France on Thursday mourned the death of Jacques Chirac, a “great Frenchman” who served as president from 1995 to 2007 and many said embodied the “soul” of the nation.
He died on Thursday morning at the age of 86 “surrounded by his family, peacefully”, according to Frederic Salat-Baroux, Mr Chirac’s son-in-law.
In a televised address to the nation last night, President Emmanuel Macron paid tribute to “a great Frenchman”, saying: “We have lost a head of state who we loved as much as he loved us.”
“President Chirac embodied a certain idea of France,” he said.
France will observe a national day of mourning next Monday and a solemn service will be held at Saint-Sulpice church.
In an exceptional move, the Elysée Palace was opened last night to allow Parisians to allow them to “express their condolences”.
Parliament held a minute’s silence and the lights of the Eiffel Tower were switched off after nightfall in honour of the man who also ran Paris for 18 years and turned the French capital into his power base.
Paris Mayor Anne Hidalgo, said: “He will be our mayor forever, loving this city and its inhabitants with passion.”
Tributes poured in from around the world in memory of the man perhaps best remembered abroad for his public opposition to the 2003 US-led invasion of Iraq and whose domestic popularity remained intact despite a graft conviction – a first for a French head of state.
Boris Johnson hailed Mr Chirac as “a formidable political leader who shaped the destiny of his nation”.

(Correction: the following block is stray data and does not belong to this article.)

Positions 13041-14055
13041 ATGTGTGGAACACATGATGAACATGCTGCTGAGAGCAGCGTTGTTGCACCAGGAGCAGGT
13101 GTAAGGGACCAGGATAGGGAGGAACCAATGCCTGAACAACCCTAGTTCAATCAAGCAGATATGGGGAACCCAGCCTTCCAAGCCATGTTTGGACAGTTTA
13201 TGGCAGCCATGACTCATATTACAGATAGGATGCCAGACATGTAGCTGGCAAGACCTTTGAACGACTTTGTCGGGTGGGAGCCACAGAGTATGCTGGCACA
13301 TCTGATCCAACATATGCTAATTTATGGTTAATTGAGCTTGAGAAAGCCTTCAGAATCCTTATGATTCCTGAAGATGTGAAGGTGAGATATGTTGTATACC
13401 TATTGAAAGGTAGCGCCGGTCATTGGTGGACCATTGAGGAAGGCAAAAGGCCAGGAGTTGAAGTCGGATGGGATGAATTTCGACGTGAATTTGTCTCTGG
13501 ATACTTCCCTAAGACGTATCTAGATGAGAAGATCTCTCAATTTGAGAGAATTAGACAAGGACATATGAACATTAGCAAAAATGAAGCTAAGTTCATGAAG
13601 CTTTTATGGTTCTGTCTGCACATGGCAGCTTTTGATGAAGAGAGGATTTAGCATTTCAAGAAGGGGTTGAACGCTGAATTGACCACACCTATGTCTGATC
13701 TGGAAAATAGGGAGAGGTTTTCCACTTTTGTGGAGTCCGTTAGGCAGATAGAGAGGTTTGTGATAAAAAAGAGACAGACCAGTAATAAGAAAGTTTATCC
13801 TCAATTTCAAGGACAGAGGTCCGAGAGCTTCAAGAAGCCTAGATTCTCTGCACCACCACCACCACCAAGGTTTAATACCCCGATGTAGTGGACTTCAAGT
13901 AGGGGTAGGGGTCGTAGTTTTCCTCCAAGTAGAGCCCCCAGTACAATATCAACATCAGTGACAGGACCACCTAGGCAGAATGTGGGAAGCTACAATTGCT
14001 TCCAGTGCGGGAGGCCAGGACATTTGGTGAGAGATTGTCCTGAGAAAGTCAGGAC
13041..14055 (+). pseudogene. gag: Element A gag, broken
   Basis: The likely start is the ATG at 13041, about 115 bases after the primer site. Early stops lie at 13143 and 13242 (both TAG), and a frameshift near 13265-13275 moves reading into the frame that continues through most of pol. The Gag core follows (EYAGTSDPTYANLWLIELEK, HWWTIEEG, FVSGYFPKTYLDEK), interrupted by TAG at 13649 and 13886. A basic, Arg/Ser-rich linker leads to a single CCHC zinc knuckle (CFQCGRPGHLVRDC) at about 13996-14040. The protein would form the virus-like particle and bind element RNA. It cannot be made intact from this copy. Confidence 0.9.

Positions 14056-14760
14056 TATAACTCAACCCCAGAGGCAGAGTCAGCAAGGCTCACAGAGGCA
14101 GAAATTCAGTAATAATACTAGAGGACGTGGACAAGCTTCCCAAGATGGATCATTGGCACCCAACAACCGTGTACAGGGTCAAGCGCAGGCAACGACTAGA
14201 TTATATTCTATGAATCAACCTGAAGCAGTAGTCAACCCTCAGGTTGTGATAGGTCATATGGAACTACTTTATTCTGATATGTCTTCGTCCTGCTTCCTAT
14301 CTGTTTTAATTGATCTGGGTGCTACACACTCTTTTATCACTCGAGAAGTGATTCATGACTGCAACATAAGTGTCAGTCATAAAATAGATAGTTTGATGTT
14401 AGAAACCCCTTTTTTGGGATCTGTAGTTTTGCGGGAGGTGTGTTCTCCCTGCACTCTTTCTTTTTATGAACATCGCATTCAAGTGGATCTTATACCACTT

“His loss will be felt throughout France, across the generations,” he added.
Tony Blair, who met Mr Chirac on may occasions as Prime Minister, called him “a towering figure in French and European politics over many decades.
“Whatever our differences from time to time, he was always unfailingly kind, generous and personally supportive.“
John Major said Mr Chirac “was always prepared to be a friend and partner of the United Kingdom”, calling him a “supreme politician – but one whose mind could be changed by facts, by persuasion, or by circumstance.”
Mr Chirac had a “prickly” relationship with Margaret Thatcher, famously losing patience with her requests for more help from the EU at a 1988 summit in Brussels and blurting to the then French president François Mitterrand: “What more does this housewife want from me? My balls on a plate?”
Lord Powell of Bayswater, who as Charles Powell was private secretary to Lady Thatcher when Prime Minister, recalled: “They called him ‘the bulldozer’ but when he met an immovable object in the form of Margaret Thatcher, there was quite a bit of friction and sparks were struck”.
“He was given to profanity during European meetings and assumed she wouldn’t understand what he was saying in French,” he told the Telegraph. “We all heard him once say a particularly vulgar word about her. Those of us who could understand French knew what he had. The interpreters skidded to a halt. She looked totally unconcerned.”
Regarding Britain, he was also overheard in 2005 quipping to fellow leaders: “You can’t trust people who cook as badly as that”, adding: ”The only thing the British have ever done for European agriculture is mad cow disease.”
Other foreign leaders hailed his service to France.
German Chancellor Angela Merkel called him “an outstanding partner and friend to us Germans and to me personally” while Russian President Vladimir Putin lamented a ”wise and far-sighted statesman” whose “intellect and great knowledge” led to “balanced decisions.”